This may amuse others...
I had a feeling my 'worm farm' wasn't quite so much farming worms as releasing them to the environment... Poking through the morass the other day I didn't find one worm! Plenty of beetles, larvae, evidence of rat burrows, oh my!
So the worms have fled the coop, so to speak. :-)
Meanwhile every time I open the plastic compost bin lid I find a host of worms hanging around the rim of the lid. It makes me laugh — worms galore where I don't intend to farm them; none at all in my dug-in worm farm. Whenever I pick up something that's been sitting in one spot for a while (e.g. flower pots) I find worms!
The official 'worm farm' is proving all a bit too much effort for too little return, frankly! So I might forget about organised worm farming and go for something else instead.
The new plan is to find a large piece of heavy flexible material like rubber matting, old (unsprayed) carpet or even sheet plastic. This will be laid out in a large area on top of a sprinkling of kitchen waste. After several weeks I would hope to find a nice nest of redworms living under the fabric.
Well, that's the theory... And based on the number of times I've lifted a flat heavy object off the ground and discovered heaps of worms, I can't see why it wouldn't work. The large surface area (as opposed to a limited worm farm) means I maximise the chances of having worms gravitate toward it and set up home under the sheet.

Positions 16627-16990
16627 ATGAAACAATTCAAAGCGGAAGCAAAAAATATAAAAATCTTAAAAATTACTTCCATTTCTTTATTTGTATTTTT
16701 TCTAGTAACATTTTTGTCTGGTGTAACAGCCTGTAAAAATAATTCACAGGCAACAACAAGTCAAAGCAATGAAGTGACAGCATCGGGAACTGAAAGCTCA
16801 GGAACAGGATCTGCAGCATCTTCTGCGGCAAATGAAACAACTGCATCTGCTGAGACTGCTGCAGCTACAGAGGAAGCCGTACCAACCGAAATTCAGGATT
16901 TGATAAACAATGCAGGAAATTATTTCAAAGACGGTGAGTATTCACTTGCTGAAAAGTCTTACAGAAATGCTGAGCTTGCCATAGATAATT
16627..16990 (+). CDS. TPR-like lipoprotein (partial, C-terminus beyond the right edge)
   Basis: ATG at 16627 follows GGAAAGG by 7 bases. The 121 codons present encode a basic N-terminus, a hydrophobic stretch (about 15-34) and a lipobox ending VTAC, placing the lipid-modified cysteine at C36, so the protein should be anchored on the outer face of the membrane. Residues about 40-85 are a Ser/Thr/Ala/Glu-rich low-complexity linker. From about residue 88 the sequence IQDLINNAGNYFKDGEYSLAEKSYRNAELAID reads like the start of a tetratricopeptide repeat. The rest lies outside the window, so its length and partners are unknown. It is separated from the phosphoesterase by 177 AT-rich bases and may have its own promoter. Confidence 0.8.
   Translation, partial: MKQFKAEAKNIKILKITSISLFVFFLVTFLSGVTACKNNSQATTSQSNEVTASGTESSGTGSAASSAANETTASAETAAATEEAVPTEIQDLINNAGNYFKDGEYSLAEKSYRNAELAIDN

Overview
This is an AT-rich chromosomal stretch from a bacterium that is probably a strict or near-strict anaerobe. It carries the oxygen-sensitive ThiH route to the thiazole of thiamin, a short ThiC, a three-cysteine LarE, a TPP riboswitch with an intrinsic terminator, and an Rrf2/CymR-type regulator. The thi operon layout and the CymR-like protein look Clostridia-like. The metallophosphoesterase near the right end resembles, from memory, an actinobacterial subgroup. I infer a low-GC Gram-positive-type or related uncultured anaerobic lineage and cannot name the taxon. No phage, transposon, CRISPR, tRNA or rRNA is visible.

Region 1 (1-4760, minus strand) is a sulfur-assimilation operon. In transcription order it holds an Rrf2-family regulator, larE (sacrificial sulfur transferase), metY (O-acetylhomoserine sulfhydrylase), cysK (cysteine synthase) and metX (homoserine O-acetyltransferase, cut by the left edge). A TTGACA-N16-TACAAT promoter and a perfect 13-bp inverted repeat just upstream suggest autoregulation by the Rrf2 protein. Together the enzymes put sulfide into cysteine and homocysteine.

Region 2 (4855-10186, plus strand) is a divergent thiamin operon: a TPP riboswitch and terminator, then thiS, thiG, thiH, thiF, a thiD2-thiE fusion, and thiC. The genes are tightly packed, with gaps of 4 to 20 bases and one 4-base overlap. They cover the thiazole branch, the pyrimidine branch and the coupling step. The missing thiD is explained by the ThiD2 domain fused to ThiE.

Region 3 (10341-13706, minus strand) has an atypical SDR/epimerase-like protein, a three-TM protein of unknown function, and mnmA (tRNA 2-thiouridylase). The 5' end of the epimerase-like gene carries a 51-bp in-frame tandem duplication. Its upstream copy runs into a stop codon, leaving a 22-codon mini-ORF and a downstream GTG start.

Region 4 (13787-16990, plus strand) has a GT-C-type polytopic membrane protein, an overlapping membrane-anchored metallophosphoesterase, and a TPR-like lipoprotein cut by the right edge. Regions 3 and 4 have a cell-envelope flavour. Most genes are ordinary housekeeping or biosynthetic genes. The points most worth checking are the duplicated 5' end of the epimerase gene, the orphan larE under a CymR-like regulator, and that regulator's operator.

Of course rats may decide to dig into the fabric (depending on what I use as flexible sheeting), but the whole system is intended to be moved around regularly so that no great pest-nests build up nearby. And it can be laid down over weeds etc to break them down.
Meanwhile I suppose I could peg bird mesh on top of the flexible ground-cover if I really want to exclude rats... But as I'm setting this up away from the chook pens I doubt rats will be a major problem.
It won't look wonderful and it won't be marketable in Bunnings (our major hardware chain). But it should at least turn up some worms! And hopefully the addition of food scraps and worm castings to soil will create improved areas for gardening at a later date.
Now to find a nice flat heavy sheet of something... Rubber matting would be ideal, but old lino might work just as well, with a few lengths of wood (old palings etc) to hold the edges down.
I'll update if this method produces better worm 'farming' than the closed box idea...